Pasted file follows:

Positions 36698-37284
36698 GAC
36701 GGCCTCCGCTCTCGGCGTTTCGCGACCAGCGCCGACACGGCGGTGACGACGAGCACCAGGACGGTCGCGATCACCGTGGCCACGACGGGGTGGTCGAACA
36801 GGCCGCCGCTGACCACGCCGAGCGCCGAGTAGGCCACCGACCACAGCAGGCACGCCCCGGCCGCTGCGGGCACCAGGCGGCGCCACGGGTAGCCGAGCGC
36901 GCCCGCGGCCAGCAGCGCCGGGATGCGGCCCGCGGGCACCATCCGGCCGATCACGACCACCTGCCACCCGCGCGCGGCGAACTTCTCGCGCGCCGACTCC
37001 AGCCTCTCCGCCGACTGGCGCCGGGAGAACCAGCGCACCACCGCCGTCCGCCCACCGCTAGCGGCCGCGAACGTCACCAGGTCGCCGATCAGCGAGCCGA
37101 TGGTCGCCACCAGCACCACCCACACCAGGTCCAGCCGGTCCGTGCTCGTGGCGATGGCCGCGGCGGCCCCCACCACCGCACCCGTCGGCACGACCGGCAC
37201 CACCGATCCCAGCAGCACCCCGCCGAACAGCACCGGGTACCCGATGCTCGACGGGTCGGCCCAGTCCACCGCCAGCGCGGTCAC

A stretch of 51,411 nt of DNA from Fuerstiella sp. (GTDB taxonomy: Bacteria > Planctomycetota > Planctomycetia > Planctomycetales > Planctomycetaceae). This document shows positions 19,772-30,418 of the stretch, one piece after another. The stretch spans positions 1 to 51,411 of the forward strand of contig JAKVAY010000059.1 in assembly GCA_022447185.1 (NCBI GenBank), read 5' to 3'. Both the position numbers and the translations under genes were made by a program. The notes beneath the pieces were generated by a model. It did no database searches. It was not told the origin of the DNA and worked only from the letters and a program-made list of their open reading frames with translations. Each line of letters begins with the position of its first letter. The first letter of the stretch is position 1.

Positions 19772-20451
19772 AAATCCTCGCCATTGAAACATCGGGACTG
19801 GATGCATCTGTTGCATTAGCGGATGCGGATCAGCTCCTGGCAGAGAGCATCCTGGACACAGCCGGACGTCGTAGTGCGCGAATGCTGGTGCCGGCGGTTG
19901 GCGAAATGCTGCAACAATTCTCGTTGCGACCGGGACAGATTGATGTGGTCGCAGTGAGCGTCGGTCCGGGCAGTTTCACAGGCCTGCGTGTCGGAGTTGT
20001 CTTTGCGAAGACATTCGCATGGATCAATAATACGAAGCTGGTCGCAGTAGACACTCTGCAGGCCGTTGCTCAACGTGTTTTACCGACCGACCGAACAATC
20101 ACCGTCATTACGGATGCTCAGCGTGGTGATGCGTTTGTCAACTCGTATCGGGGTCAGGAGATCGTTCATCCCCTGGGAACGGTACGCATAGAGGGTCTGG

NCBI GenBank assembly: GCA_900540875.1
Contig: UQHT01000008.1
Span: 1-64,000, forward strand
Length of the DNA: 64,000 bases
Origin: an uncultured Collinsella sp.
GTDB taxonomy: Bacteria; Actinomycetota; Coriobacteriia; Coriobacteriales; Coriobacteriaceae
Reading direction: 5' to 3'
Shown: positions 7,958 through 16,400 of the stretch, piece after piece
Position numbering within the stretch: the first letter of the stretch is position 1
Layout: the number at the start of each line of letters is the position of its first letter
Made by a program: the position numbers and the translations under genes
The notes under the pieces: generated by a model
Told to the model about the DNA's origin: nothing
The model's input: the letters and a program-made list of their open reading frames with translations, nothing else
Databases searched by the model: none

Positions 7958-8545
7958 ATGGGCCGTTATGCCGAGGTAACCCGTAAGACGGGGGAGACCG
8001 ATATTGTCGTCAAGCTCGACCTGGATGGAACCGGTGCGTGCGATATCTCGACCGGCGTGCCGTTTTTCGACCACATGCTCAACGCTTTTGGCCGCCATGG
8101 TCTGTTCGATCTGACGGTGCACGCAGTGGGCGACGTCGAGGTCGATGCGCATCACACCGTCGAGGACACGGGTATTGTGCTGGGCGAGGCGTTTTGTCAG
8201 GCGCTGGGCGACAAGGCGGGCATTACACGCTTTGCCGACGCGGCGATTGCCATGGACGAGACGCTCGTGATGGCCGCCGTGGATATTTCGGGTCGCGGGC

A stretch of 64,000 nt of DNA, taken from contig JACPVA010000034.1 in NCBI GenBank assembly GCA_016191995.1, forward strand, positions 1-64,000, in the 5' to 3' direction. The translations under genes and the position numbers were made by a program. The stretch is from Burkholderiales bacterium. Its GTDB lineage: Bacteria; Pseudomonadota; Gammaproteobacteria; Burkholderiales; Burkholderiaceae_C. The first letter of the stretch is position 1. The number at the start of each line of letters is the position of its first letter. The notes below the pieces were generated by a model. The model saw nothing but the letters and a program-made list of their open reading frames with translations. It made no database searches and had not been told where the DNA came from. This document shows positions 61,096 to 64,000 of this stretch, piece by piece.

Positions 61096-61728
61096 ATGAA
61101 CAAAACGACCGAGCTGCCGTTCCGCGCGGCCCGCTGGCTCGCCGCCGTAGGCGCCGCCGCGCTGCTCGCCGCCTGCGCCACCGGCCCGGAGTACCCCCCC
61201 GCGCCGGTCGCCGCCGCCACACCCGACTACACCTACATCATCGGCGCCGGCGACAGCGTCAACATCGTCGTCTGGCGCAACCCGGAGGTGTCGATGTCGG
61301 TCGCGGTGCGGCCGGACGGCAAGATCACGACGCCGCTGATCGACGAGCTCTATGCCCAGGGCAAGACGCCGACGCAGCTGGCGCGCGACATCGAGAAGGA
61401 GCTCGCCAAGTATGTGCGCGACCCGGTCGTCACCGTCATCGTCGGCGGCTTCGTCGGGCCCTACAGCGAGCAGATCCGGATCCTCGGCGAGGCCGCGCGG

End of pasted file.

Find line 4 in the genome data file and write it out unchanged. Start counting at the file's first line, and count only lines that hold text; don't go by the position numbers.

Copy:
36801 GGCCGCCGCTGACCACGCCGAGCGCCGAGTAGGCCACCGACCACAGCAGGCACGCCCCGGCCGCTGCGGGCACCAGGCGGCGCCACGGGTAGCCGAGCGC